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# How does one convert an ATX mains powered power supply into one powered by 12V DC (DC-to-DC power conversion)? Answered

How does one convert an ATX mains powered power supply into one powered by 12V DC? This should be a pure DC-to-DC power conversion and should remove and replace the AC transformers stage thus in no way introducing any form of mains equivalent AC.

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You can use an inverter to convert the 12 volts to 110 the just plug in as normal. Some inverters will not run computers and will damage them, but some inverter will run computers. The second option is to design a 12 volt supply that has outputs that plug into the atx power rails in the motherboard.

If you go this route (which is certainly the simplest, off-the-shelf, answer), look for a "sine wave" or at least "modified sine wave" inverter; those are generally safe for most electronics. Square-wave inverters (which is what the older/cheaper units tend to be) are more likely to cause trouble.

Though actually, that's an interesting question. A modern 110/220 autoswitching power supply *might* handle square-wave input reasonably well; filters have gotten larger and if it can handle 220V it can probably handle the higher energy in each 110V peak from square wave. I'd be willing to try it -- but I'd try it on a junker machine first!

I've been experimenting with this to with no success at all. Here is an old DIY-version.

I thin MkII is exactly what he is looking for.

This should be a pure DC-to-DC power conversion and should remove and replace the AC transformers stage thus in no way introducing any form of mains equivalent AC.

It means that we can't use either an inverter or a beaucoup switchmode DC DC converter (my preference would have been to use a 48V in multi-output converter, but eh...)

So...

It all depends on what the secondary is coming off the ATX power supply's transformer.

You'll need to match the values at its output to successfully bypass the AC stages, so the first thing to do is power it up, case open, and measure the output of the secondary(s).

Further, the source will need to match the current delivery needs for the power supply's regulation circuits.

Since the ATX delivers +5V, +12, and -12, and since they all use a shared common. you probably need something like 2 supplies, 1 to feed the positive voltages, and another to power the negative side. Further, since the current draw is unbalanced, the positive side battery packs will need to have significantly greater "heft", than the negative side. The imbalance can in part be calculated from the output ratings that are usually imprinted on the case (+5V @ 30A, +12V @...) The cell-blocks would be connected in series to present the positive and negative voltages using a shared common, and boosting the positive side would be done by connecting positive-V cell-blocks in parallel to compensate for the disparate current drain between positive and negative sides.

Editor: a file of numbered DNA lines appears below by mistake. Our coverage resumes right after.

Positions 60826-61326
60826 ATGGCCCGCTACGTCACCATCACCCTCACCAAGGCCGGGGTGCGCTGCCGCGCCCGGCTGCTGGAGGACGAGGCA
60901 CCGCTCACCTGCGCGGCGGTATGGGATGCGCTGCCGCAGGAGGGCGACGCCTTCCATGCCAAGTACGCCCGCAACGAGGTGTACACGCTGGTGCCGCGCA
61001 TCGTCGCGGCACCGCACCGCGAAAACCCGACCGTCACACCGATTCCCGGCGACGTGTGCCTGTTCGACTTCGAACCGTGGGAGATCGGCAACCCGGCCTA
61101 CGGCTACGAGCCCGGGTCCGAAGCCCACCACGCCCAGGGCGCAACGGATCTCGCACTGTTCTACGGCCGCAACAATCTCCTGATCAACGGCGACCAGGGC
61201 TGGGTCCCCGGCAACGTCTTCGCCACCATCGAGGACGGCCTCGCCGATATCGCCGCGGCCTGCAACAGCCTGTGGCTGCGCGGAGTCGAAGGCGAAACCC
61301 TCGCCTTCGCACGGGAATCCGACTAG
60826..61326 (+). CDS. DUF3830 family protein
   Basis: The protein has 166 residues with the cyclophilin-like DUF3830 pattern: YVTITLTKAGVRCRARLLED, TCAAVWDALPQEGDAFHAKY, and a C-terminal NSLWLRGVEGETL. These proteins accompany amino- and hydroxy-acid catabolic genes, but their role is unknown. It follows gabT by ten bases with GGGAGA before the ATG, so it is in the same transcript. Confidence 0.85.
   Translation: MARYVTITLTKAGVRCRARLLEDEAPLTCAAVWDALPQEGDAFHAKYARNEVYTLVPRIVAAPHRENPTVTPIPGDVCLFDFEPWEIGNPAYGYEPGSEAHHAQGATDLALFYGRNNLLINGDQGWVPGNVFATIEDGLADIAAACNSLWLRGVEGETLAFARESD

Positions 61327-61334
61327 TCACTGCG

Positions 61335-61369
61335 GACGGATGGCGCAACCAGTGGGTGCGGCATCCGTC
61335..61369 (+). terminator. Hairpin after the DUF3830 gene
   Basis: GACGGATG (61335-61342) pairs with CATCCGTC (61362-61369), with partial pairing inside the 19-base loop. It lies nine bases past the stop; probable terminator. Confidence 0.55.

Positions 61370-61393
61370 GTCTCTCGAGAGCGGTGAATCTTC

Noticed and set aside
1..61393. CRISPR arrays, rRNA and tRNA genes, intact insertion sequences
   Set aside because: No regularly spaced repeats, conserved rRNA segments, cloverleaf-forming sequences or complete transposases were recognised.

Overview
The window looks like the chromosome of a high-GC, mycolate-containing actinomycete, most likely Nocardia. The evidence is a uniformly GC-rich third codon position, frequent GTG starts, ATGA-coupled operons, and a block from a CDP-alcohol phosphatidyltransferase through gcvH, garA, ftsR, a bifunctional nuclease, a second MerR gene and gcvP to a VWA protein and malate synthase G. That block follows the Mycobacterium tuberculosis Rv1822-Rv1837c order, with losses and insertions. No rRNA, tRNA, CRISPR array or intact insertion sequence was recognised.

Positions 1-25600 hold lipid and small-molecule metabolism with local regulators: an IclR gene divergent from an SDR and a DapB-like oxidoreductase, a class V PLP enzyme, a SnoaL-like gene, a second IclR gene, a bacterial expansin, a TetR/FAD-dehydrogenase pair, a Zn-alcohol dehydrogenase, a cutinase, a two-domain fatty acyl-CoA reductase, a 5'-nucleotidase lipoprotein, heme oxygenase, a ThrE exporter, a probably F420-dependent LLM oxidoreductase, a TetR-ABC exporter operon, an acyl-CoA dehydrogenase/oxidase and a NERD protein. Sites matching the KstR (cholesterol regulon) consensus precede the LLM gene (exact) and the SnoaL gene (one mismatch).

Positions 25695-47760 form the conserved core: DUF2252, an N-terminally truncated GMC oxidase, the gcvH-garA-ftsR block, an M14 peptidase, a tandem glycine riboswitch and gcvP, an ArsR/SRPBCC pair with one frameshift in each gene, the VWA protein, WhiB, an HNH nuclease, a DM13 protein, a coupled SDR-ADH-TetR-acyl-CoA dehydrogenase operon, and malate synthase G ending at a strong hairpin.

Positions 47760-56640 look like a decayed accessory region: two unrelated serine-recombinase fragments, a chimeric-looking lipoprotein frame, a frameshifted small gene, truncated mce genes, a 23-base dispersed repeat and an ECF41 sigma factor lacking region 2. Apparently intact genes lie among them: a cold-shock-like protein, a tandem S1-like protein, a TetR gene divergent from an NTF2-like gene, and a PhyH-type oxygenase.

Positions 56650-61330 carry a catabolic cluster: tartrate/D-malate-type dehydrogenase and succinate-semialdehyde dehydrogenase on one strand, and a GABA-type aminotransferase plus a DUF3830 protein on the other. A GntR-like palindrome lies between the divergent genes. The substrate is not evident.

I'm not sure using 12V unit-cells is the best way to think about it, since my expectation is that the transformer is outputting something in the area of +/-18V, to give headroom for the regulation stages.. You may have to change that to 6V units or even right down to the constituent 2V cells so you can provide the required power without further losses due to the need for pre-regulation.

If your thought is to directly power the ATX regulation stages from a single 12V source by DC-DC feed only, I'm almost positive that it will be a wasted thought. However, all you have to do to find out and prove me wrong is bust that ATX power supply case open and start measuring the transformer secondary voltage(s).

Of course, I'm assuming that you have the capability and skill to perform the measurements safely. If you have no skills in this area, I urge you to ask someone who does to perform the measurements. There's a reason why they slap that warning label on the side of power supplies.